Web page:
I also just met someone who’s not majoring in lactation. She’s in the School of Social Work at Columbia and it sounds so damned good when she talks about it that I kind of want to go, too, and get my graduate degree in creative writing. As if I could ever afford it. I’m beginning to think journalism school on an undergraduate level is bullshit (I majored in it at NYU, so I can say that.) I think if you get your graduate degree it matters because you are really paying to network and meet insane deadlines.
I just don’t think I should have paid so much money to learn about the “inverted pyramid” (the journalism “rule” that the most important things go at the top of the story and details follow underneath.) I mean, that works for most newspaper news writing (which is a dying art), but doesn’t apply much to the kind of work that I do. I kind of with I had majored in something broader and more useful, like History. (I did minor in English, but decided not to double major because I couldn’t deal with reading Chaucer. “Jane Eyre” was bad enough.)
In tabloid journalism, the “inverted pyramid” is pretty useless. You should grab your reader in the headline and the first sentence (a recent post of mine started with “Justin Bieber just can’t keep his pants on,” and continued to explain that he keeps flashing his underwear everywhere he goes). It got tons of clicks — even though he’s 17 and the idea of The Biebs in his skivvies makes me nauseous and the suggestive pictures are icky since he’s so young. But that’s what the demographic I write for wants to see. And the checks keep coming, so I can’t really complain.
I’m still looking for additional work (I work from 9:30 until about 3, so something to fill in the rest of the day would be great.) I’m loving what I do, though.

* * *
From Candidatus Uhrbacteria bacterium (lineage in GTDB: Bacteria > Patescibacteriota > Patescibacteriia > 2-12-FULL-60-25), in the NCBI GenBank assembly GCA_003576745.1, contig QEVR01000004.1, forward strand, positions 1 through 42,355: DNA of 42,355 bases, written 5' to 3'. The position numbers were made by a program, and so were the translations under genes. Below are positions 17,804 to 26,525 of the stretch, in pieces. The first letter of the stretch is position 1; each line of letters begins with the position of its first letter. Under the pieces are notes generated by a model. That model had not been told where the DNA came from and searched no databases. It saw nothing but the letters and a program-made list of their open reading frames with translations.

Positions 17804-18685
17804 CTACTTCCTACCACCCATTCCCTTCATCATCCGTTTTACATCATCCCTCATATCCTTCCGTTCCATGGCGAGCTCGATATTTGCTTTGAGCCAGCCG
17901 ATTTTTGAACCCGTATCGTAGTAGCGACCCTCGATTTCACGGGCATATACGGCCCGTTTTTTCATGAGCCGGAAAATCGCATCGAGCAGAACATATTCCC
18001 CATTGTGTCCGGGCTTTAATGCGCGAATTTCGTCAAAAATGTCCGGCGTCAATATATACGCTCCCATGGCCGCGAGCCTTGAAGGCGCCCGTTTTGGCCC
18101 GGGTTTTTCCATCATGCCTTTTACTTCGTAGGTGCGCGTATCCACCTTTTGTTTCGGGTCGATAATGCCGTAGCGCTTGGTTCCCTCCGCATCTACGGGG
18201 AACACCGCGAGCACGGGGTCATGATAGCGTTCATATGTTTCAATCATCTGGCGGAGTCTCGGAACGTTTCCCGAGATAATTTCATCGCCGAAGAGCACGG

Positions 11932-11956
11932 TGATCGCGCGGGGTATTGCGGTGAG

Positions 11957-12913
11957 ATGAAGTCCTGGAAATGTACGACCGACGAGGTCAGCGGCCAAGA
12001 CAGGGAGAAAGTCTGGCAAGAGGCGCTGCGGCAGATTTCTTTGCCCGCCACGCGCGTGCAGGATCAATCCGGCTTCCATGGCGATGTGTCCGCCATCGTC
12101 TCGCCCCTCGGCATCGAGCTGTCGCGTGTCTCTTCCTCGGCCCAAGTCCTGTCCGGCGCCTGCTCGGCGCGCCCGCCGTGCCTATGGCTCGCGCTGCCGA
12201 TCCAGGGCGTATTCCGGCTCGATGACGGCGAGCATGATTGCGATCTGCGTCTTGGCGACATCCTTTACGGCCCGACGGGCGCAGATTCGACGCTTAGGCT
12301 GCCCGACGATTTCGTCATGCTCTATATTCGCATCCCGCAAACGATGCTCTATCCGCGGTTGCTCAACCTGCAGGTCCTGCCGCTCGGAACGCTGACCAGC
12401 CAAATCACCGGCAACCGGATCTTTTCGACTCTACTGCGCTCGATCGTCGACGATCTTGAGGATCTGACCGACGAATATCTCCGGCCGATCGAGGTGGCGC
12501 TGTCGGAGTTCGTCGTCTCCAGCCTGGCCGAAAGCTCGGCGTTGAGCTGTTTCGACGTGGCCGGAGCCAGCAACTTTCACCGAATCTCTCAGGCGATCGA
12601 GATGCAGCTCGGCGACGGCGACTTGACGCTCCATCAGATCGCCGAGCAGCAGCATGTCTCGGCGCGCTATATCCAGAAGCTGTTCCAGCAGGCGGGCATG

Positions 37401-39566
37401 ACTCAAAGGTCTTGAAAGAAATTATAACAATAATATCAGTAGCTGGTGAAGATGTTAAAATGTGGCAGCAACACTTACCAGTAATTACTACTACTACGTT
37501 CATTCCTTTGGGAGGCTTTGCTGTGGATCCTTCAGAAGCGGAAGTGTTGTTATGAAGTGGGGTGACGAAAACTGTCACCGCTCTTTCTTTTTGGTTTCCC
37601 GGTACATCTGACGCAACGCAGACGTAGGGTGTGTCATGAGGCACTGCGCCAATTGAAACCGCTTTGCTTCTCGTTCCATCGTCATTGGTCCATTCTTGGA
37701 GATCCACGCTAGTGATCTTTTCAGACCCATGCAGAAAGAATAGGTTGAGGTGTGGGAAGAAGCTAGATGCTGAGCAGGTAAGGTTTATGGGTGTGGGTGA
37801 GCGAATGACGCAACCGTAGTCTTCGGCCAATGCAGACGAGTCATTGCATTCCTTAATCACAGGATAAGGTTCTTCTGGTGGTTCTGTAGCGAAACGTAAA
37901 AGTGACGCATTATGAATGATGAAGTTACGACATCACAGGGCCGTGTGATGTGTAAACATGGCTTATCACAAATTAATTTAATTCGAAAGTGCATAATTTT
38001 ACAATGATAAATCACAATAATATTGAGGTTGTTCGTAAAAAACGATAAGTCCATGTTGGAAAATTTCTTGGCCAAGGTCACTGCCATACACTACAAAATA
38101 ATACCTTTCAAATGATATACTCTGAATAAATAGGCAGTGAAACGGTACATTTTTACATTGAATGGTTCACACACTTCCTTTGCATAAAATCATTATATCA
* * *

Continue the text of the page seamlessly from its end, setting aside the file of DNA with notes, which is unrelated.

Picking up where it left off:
Back to my cat one second: I did complain to the doorman of the building next door to mine about the insensitive woman with the Chihuahuas who kept shitting on Lucy’s grave. The doorman is autistic so he grunts and looks down at the pavement when you talk to him. I didn’t know if he understood what I was saying. Something about a grunting, autistic doorman in New York City that just doesn’t make sense.
I made another friend in my building — a senior, like June. Her name is Elsie, I estimate she’s about 86, and she just lost her husband. She chewed my ear off the other day, going on about how the neighborhood has changed for the worse and how no one is polite anymore, especially the young people with children and dogs. She has a foul mouth, which I love. I saw her the other day walking out of “Joe,” the rather pretentious coffee shop.
“Hi, Elsie, how are you this morning?” I asked, taking a long gulp of my hazelnut coffee.
“Horrible,” she goes, “fucking horrible. The people at the post office are tyrants. They can shove it up their asses.”
I guess I must be somewhat ageist to have been shocked by her loose language, but instead of being taken aback, I chimed in.”
“I know — they are douchebags.”
She laughed and said she would see me later.
I love my neighbors. You can build four walls anywhere, but you can’t put a price tag on good people living around you.